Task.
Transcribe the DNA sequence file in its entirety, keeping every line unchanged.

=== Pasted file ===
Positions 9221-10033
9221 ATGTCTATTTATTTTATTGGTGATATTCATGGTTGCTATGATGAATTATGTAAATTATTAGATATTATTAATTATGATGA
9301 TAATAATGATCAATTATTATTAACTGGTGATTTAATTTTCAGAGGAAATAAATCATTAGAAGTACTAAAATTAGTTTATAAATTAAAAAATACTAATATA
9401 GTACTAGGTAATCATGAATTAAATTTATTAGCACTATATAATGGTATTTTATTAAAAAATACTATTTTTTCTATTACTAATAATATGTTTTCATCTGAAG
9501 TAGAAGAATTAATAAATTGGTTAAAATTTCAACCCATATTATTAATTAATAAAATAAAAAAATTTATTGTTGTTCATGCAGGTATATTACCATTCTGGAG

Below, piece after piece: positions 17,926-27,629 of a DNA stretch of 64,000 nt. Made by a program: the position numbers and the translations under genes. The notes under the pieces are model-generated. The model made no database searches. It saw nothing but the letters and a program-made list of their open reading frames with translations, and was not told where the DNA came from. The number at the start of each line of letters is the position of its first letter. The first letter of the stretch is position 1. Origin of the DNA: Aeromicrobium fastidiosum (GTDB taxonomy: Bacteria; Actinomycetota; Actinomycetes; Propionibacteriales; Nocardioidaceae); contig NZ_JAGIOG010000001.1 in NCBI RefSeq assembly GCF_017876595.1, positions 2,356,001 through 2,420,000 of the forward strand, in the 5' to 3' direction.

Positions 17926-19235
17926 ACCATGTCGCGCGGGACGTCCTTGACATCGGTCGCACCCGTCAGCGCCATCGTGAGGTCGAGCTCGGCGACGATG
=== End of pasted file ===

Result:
Positions 9221-10033
9221 ATGTCTATTTATTTTATTGGTGATATTCATGGTTGCTATGATGAATTATGTAAATTATTAGATATTATTAATTATGATGA
9301 TAATAATGATCAATTATTATTAACTGGTGATTTAATTTTCAGAGGAAATAAATCATTAGAAGTACTAAAATTAGTTTATAAATTAAAAAATACTAATATA
9401 GTACTAGGTAATCATGAATTAAATTTATTAGCACTATATAATGGTATTTTATTAAAAAATACTATTTTTTCTATTACTAATAATATGTTTTCATCTGAAG
9501 TAGAAGAATTAATAAATTGGTTAAAATTTCAACCCATATTATTAATTAATAAAATAAAAAAATTTATTGTTGTTCATGCAGGTATATTACCATTCTGGAG

Below, piece after piece: positions 17,926-27,629 of a DNA stretch of 64,000 nt. Made by a program: the position numbers and the translations under genes. The notes under the pieces are model-generated. The model made no database searches. It saw nothing but the letters and a program-made list of their open reading frames with translations, and was not told where the DNA came from. The number at the start of each line of letters is the position of its first letter. The first letter of the stretch is position 1. Origin of the DNA: Aeromicrobium fastidiosum (GTDB taxonomy: Bacteria; Actinomycetota; Actinomycetes; Propionibacteriales; Nocardioidaceae); contig NZ_JAGIOG010000001.1 in NCBI RefSeq assembly GCF_017876595.1, positions 2,356,001 through 2,420,000 of the forward strand, in the 5' to 3' direction.

Positions 17926-19235
17926 ACCATGTCGCGCGGGACGTCCTTGACATCGGTCGCACCCGTCAGCGCCATCGTGAGGTCGAGCTCGGCGACGATG